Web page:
The Student Playlist

Showcasing the Best New Music, Curating the Classics

The Top 50 Tracks of 2018

  1. Lizzo – ‘Boys’ (Nice Life / Atlantic)

Catchy, sharp and most importantly, full of humour, ‘Boys’ was a song as sticky as this year’s hot and steamy summer. Lizzo’s flamboyant attitude, Prince-esque groovy guitars and sex-positive lyrics make ‘Boys’ one of the most deliriously fun songs of the year. (AR)

  1. boygenius – ‘Me & My Dog’ (Matador)

The three members of the ego-free supergroup boygenius – Julien Baker, Phoebe Bridgers and Lucy Dacus – came together to write a heartbreak song which will turn even the toughest people into emotional wrecks. Led primarily by Bridges, ‘Me & My Dog’ is deeply melancholic and disarmingly confessional, but this aching, poignant honesty is what makes boygenius so magnetic and incredibly good. (AR)

  1. IDLES – ‘Colossus’ (Partisan)

Bristol punks Idles came back with a dark an intense single ‘Colossus’ on their excellent second album Joy As An Act Of Resistance. The song’s chilling atmosphere becomes even more overpowering when the angst of the lyrics hits you – driven by rage of personal experiences and political observations, ‘Colossus’ is an embodiment of anxiety, anger and of course, punk. (AR)

  1. Marie Davidson – ‘Work It’ (Ninja Tune)

As one half of French-Canadian minimal wave duo Essaie Pas, Marie Davidson’s career up until now had been synonymous with introspection. But no longer. ‘Work It’, the lead-off single from her excellent Ninja Tune debut Working Class Woman, is pretty much the dictionary definition of a dancefloor banger – simultaneously an ode to independence and savage takedown of the pursuit of material success, all framed by Davidson’s unfuckwithable personality and all manner of raging beats. (EB)

  1. Little Simz – ‘Offence’ (AGE 101 MUSIC)

From the very beginning of her career, it was clear that Simbi Ajikawo is a creative powerhouse and a visionary that doesn’t settle for mediocrity. Her remarkable single ‘Offence’ proved that once again, being one of the most confident, direct and empowering songs that we had a chance to hear this year. Filled with unapologetic lyrics and brash attitude, ‘Offence’ was a perfect comeback after a period of absence. (AR)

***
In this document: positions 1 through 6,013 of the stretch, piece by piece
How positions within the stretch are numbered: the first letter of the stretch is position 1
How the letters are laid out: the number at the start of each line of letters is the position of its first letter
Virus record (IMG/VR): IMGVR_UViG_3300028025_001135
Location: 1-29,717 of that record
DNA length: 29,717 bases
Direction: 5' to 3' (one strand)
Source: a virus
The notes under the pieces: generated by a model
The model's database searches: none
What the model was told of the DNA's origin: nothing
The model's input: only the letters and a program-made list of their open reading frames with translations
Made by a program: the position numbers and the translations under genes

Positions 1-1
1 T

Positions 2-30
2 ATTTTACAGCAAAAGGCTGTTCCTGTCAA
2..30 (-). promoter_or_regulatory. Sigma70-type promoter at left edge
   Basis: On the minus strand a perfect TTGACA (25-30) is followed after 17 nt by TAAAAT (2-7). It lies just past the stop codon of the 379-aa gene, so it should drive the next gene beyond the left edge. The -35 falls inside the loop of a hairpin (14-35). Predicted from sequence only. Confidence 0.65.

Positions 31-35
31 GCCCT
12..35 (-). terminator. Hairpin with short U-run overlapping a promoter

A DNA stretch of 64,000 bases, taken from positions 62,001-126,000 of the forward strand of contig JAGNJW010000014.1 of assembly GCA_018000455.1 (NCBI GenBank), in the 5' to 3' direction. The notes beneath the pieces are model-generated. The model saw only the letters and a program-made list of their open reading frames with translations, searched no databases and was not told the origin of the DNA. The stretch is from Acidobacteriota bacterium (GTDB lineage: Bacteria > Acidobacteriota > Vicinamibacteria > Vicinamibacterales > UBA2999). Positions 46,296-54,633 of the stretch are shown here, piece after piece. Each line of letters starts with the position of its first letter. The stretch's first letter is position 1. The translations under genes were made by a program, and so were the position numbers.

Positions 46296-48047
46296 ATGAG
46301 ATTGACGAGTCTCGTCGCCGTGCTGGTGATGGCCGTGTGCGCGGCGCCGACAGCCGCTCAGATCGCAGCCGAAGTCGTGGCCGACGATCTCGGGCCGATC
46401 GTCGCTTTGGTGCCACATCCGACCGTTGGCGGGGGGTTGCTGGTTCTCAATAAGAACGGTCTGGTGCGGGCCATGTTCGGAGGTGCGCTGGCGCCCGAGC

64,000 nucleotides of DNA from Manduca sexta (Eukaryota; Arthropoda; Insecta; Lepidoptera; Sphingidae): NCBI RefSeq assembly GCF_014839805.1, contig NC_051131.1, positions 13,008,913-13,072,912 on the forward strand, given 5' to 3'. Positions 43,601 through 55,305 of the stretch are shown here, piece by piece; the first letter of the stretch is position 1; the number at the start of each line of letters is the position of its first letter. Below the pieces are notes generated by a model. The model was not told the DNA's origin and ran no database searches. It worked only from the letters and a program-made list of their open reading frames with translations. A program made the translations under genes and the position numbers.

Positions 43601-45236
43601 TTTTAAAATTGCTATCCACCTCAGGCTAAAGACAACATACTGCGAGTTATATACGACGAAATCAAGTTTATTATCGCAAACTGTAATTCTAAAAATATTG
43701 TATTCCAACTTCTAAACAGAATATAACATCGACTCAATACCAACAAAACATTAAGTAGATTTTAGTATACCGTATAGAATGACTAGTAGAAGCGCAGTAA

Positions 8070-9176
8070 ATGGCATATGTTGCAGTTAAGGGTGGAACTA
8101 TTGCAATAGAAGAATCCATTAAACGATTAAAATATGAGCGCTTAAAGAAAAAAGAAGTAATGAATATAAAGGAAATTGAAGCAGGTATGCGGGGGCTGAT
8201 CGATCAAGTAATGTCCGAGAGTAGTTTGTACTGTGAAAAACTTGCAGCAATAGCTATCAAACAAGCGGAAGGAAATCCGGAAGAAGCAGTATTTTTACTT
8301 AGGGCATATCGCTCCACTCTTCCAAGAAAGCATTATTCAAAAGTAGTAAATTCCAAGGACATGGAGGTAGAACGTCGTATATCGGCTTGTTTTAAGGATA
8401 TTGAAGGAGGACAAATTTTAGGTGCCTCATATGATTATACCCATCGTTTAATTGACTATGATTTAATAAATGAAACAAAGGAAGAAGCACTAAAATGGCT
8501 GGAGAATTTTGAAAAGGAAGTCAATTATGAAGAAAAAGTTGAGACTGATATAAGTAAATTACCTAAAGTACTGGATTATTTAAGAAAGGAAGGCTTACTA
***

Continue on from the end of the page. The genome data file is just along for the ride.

1. Christine & The Queens – ‘Girlfriend’ (Because Music)

‘Girlfriend’ was quickly and unsurprisingly declared one of the best pop singles of the year, showcasing a smooth, sexy and powerful side of the French singer, Hélöise Letissier. Fighting against macho culture, Chris is bringing the word “lover” closer to female identity while turning away from the omnipresent “girlfriend”. (AR)

  1. Robyn – ‘Missing U’ (Konichiwa / Universal)

‘Missing U’ opened Robyn’s first album in eight years Honey in an unforgettable way, with shimmering arpeggios, addictive beat and weighting heartbreak in the Swedish singer’s voice. It’s one of the most emotional, touching and beautiful releases of the year, something that only Robyn, a truly authentic voice in pop music for so long, could record with such natural intensity. (AR)

  1. Janelle Monáe – ‘Django Jane’ (Wondaland / Bad Boy / Atlantic)

Janelle Monáe spoke loudly and clearly on her latest album Dirty Computer and ‘Django Jane’ was definitely the highlight of her elaborate musical speech. Creating an alternative to reality where female empowerment and race discrimination are unfortunately still issues, Monáe invents a world where everyone should feel comfortable in their own skin and celebrate it without any fear. (AR)

  1. Mitski – ‘Geyser’ (Dead Oceans)

So many tracks could have been chosen for this list from Be The Cowboy, The Student Playlist’s runaway Album of 2018, but ‘Geyser’ was so universally beloved. It was this years’ best love song to songwriting itself, and the desperation that comes with dedicating your life to a craft that often requires emotional anguish to reap its rewards. (EW)

  1. Childish Gambino – ‘This Is America’ (mcDJ / RCA)

What Donald Glover unexpectedly dropped onto the world earlier this year (and its amazing video) made such huge waves across popular culture discussions that most of them are still ongoing. With its disguised (yet just obvious enough to make it fun to look for) references to gun violence and systemic racism, and a vague-enough concluding statement, it’s an almost perfect example of indirectly signifying prevalent issues. (EW)

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